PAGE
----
Sean Zagorski, left, who coaches youth soccer teams, practices with...

Sean Zagorski, left, who coaches youth soccer teams, practices with members of a team at St. Anthony's High School in South Huntington. Zagorski, who has bipolar disorder, believes the prescribed medication he takes has eliminated the symptoms of the mental illness. Credit: Johnny Milano

Less than two years ago, Sean Zagorski was in treatment for 11 days in an Amityville psychiatric hospital. The Huntington Station man has bipolar disorder, and after taking medication for his condition for months, he felt so good he thought he no longer needed it.

He later realized he was wrong.

Today, Zagorski, 20, coaches youth soccer and is preparing to go to college to become a social worker. He no longer experiences the intense alternating mania and depression that are hallmarks of bipolar disorder.

“I can live a normal life now,” he said.

Zagorski illustrates how medication, therapy and other assistance can help many people diagnosed with bipolar disorder, schizophrenia and other mental illnesses work, attend college and aspire to the same types of careers that those without mental illnesses do.

Mental illnesses are on a severity spectrum, so medication and therapy help people in individualized ways, said Jaclene Jason, a clinical psychologist at South Oaks Hospital, where Zagorski went three times for treatment while in high school.

Jason also is the team leader of the South Oaks site of OnTrackNY, an early intervention program for young people with schizophrenia and related psychotic disorders.

As with schizophrenia and other mental illnesses, the earlier bipolar disorder is identified and treated, the greater the chance those with the condition can live meaningful lives, she said.

An estimated 4.4 percent of U.S. adults experience bipolar disorder at some point in their lives, and about 2.8 percent had bipolar disorder in a one-year period, according to data from the early 2000s cited by the National Institute of Mental Health.

Zagorski remembers feeling regularly depressed starting in the eighth grade. He thought it was just part of puberty. By his senior year at Walt Whitman High School, he began experiencing mania, the other trait of bipolar disorder.

He told friends, “I’m going to conquer world peace, I’m like superman, no one’s going to stop me.” Friends were worried but didn’t know what to say.

In his sophomore year, he told a guidance counselor he wanted to commit suicide. She called his mother, and a week later he entered South Oaks, where he stayed three days.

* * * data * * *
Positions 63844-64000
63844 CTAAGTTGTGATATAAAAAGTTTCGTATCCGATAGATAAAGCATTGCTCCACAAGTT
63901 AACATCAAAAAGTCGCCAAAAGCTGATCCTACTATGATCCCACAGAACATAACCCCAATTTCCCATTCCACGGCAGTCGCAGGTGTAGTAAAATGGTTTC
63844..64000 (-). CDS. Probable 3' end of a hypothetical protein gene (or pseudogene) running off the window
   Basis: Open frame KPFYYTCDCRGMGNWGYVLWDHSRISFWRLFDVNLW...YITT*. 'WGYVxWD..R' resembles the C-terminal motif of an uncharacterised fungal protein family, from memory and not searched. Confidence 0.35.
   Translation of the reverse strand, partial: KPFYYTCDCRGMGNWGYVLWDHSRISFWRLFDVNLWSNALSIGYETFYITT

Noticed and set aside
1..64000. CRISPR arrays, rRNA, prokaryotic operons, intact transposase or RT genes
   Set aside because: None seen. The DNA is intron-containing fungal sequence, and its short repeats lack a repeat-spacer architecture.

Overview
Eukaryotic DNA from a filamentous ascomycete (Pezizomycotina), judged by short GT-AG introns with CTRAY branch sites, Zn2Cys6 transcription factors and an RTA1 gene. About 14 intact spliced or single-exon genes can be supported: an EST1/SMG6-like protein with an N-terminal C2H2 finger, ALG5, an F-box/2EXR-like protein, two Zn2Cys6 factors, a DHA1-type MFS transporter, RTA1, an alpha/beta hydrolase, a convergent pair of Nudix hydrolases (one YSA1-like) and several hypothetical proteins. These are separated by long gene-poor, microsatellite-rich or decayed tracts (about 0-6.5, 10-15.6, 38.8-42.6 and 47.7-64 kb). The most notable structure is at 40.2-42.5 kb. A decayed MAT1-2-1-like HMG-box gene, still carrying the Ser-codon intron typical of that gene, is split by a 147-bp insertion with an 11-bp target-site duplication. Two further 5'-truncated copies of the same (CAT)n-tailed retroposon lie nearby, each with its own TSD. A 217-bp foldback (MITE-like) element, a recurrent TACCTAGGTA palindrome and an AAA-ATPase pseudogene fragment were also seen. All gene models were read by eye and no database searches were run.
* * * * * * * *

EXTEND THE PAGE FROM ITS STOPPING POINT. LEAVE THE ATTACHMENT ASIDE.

In a second stay at South Oaks, in late 2016, he was diagnosed with bipolar disorder. He recalled feeling paranoid, as if the employees of South Oaks “were all out to get me.”

He was prescribed medications that made him feel “I was in the clear and didn’t need medication anymore. So I went off. That was a big mistake. I’m glad I learned from it.”

Since an 11-day stay in South Oaks in June 2017, he has “been taking them religiously.” His psychiatrist lowered the dosage to the point that the medication eliminated his depression and mania without negative side effects, which at higher dosages made him feel robotic at times.

Zagorski has had several jobs since, including as a summer camp counselor for kids with autism, a paraprofessional for special-needs students at Walt Whitman and a pizza deliveryman.

Zagorski played varsity soccer at Walt Whitman, including on the 2015 state Class AA championship team, and he was a top player.

Soccer is his passion, and his dream is to become a coach in Europe. He knows that is a long shot, so in the fall he plans to return to Suffolk Community College, which he attended last year, on the path to a four-year university to study social work. He currently works as a soccer coach for a youth soccer club and is looking for another job so he can save more money for college.

Last year, Zagorski trained to become a “peer-to-peer mentor” for the National Alliance on Mental Illness. At NAMI meetings in Huntington, he helps others. He’s happy he has put his difficult teenage years behind.

“I just love life,” he said. “It’s great to feel great.”

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